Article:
Takeaways from Dr. Olufade’s Ankle Sprain Chat

Ankle SprainThanks to everyone who joined us Tuesday, May 27, for our live online chat on “Symptoms, diagnosis and treating an ankle sprain,” hosted by Emory Orthopaedics, Sports & Spine physician Oluseun Olufade, MD.

With summer coming into full swing, a lot of us are out, about and getting more active. Some of our activities can lead to ankle sprains. Dr. Olufade discussed some common misconceptions about treating sprained ankles and exercises you can do to strengthen your ankles to help prevent sprains.

See all of Dr. Olufade’s answers by checking out the chat transcript! Here are just a few highlights from the chat:

Question: My son rolled his ankle this weekend at the beach. What do I need to do?

Oluseun Olufade, MDDr. Olufade: Great question! We use something called the RICE principle. Start with “R”est by staying off the foot, “I”ce the ankle for 20 minutes at a time every hour or two, use “C”ompression, like an Ace bandage, and “E”levate the foot as much as possible.

 

Question: What are some common mistakes that people make when they think they have an ankle sprain? In other words, what do people do to “treat” ankle sprains that can actually make them worse?

Oluseun Olufade, MDDr. Olufade: Ankle sprains can be associated with fractures. Some people try to “walk it off” if they think they have an ankle sprain, and without a proper diagnosis, you could actually be doing more damage to your ankle without knowing it.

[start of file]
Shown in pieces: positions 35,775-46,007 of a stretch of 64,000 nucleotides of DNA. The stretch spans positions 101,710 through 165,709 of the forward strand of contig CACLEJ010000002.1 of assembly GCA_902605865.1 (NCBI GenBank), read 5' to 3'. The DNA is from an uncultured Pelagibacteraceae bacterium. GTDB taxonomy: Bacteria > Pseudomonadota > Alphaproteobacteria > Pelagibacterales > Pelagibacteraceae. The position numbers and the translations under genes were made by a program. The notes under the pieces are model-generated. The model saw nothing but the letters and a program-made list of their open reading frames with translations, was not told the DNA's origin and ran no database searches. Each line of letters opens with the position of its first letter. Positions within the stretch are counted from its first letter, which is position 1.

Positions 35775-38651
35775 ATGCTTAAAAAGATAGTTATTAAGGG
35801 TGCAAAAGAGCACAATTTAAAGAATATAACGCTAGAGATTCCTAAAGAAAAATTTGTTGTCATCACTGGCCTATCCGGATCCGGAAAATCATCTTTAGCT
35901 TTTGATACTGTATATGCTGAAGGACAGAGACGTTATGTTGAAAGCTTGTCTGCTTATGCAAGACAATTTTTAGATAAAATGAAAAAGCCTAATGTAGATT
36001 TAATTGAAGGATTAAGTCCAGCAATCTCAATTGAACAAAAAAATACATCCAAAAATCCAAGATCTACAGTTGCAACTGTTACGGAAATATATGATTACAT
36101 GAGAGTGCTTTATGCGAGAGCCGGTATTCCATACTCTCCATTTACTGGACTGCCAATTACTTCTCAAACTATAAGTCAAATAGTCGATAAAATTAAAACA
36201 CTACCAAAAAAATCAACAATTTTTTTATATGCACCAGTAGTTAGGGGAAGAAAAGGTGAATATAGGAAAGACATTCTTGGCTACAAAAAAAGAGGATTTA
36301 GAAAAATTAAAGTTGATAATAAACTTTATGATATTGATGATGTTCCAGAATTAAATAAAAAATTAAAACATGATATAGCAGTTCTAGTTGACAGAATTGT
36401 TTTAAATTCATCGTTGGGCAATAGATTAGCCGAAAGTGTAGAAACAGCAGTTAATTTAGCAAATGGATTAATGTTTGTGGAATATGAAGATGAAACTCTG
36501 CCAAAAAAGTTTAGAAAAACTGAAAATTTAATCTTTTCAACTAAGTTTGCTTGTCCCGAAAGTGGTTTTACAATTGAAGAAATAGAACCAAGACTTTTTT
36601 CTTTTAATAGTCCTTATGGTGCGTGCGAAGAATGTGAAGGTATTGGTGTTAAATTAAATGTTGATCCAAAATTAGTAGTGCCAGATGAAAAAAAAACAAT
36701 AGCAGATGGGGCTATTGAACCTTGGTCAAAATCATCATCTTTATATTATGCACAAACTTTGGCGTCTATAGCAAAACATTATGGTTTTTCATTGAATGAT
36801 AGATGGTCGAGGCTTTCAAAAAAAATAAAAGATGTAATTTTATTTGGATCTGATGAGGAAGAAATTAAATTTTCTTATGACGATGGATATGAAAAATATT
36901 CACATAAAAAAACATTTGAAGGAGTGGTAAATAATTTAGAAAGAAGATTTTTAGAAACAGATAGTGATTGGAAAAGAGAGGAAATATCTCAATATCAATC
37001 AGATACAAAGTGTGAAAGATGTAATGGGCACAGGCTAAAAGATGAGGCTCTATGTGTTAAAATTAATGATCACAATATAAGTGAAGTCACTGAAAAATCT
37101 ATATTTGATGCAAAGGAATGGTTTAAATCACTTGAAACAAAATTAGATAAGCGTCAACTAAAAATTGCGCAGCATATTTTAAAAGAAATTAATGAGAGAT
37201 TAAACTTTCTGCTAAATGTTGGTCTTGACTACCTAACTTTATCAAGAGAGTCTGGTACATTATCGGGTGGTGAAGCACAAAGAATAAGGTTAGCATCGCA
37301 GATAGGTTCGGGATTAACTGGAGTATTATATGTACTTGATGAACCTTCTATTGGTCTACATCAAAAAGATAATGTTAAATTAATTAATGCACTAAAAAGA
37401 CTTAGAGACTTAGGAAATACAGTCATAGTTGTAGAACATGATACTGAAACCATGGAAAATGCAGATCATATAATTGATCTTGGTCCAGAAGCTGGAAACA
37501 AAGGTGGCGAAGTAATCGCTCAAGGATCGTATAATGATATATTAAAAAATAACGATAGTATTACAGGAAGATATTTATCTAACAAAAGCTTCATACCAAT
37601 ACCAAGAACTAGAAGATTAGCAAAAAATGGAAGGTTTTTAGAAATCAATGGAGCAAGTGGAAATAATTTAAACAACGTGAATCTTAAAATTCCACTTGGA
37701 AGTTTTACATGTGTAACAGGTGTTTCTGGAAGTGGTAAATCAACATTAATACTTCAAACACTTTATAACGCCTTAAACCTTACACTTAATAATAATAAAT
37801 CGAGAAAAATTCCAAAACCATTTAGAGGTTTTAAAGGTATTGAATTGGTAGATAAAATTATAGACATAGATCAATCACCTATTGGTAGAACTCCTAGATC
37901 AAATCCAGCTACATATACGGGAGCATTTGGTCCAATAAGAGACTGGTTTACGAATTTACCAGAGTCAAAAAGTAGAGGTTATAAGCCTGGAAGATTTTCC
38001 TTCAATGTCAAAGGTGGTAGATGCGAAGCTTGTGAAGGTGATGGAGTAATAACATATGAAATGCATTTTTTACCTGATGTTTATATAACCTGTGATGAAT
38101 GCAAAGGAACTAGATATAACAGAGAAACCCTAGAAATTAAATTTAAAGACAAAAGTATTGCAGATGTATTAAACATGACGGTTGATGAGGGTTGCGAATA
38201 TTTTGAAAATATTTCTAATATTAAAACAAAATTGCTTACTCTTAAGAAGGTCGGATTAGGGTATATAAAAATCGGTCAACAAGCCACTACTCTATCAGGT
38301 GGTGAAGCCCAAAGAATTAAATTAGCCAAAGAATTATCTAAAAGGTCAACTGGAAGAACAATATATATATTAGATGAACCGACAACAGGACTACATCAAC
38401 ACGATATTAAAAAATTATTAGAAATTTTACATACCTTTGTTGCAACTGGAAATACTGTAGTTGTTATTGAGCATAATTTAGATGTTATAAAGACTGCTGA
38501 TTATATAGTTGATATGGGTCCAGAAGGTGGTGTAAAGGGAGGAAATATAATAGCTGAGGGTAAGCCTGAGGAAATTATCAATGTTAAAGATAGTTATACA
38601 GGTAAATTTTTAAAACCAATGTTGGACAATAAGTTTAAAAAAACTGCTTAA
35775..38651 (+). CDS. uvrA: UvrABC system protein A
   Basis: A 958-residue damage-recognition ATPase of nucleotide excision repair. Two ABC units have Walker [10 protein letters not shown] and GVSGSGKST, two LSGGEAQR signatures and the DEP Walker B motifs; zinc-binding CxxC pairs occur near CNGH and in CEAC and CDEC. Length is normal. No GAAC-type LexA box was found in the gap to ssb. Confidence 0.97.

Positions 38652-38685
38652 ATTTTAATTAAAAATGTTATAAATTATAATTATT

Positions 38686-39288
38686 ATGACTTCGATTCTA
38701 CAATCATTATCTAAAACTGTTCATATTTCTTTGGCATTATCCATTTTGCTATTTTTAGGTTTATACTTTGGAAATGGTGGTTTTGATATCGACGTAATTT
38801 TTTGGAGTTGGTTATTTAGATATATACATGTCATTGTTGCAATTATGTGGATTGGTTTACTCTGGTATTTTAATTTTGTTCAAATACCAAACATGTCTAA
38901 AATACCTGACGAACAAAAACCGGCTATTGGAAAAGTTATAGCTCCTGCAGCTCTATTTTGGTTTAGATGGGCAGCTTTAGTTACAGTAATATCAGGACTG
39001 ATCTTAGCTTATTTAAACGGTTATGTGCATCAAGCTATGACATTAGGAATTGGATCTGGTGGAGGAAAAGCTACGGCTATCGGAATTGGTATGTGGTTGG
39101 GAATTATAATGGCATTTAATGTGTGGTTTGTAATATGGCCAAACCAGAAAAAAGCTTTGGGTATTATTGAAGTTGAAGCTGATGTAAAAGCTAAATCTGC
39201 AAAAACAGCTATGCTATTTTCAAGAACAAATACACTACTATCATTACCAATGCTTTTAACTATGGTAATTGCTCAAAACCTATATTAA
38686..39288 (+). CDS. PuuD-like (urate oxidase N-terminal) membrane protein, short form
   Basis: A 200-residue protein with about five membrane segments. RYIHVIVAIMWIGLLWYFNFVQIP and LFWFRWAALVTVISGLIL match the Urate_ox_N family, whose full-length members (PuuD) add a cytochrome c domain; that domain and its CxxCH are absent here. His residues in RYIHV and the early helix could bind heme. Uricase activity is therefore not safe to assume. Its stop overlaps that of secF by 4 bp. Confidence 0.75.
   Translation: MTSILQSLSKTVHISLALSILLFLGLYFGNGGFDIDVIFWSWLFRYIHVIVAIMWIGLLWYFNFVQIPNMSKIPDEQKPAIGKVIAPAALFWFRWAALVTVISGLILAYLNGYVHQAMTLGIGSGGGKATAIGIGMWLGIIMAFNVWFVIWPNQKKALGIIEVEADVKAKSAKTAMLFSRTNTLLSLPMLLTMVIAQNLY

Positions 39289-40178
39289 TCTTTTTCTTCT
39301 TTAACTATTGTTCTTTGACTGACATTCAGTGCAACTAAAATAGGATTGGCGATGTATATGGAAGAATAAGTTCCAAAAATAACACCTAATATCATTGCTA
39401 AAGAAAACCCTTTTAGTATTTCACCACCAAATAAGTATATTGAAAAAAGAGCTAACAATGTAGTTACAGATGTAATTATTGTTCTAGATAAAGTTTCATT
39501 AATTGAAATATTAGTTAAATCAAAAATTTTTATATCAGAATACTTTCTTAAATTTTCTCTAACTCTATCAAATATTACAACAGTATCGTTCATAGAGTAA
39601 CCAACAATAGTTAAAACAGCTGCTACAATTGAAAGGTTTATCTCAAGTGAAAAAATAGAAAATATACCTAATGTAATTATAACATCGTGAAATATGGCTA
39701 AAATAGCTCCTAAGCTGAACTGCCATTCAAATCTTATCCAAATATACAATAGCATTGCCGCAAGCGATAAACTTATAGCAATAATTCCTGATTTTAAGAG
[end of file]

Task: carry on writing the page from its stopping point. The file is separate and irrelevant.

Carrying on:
If you do have an ankle sprain (not a fracture) I would recommend resting the injured ankle for 3-5 days. Some people worry and stay off of the foot for too long. Prolonged immobilization will make for a longer recovery. People often also make the mistake of using heat on the acute ankle sprain. Heat can actually worsen swelling, so ice packs are recommended instead of heat.

Question: How can you tell if you have a fracture and not just a sprain? Are there any additional symptoms other than increased pain?

Oluseun Olufade, MDDr. Olufade: Fractures are usually diagnosed by x-rays. You should see a doctor to confirm whether you have a fracture or not.
 
 
 
 
 
If you missed out on this live chat, be sure to check out the full list of questions and answers on the web transcript. You can also visit emoryhealthcare.org/ortho for a full list sports medicine treatments offered.

If you have additional questions for Dr. Olufade, fee free to leave a comment in our comments area below.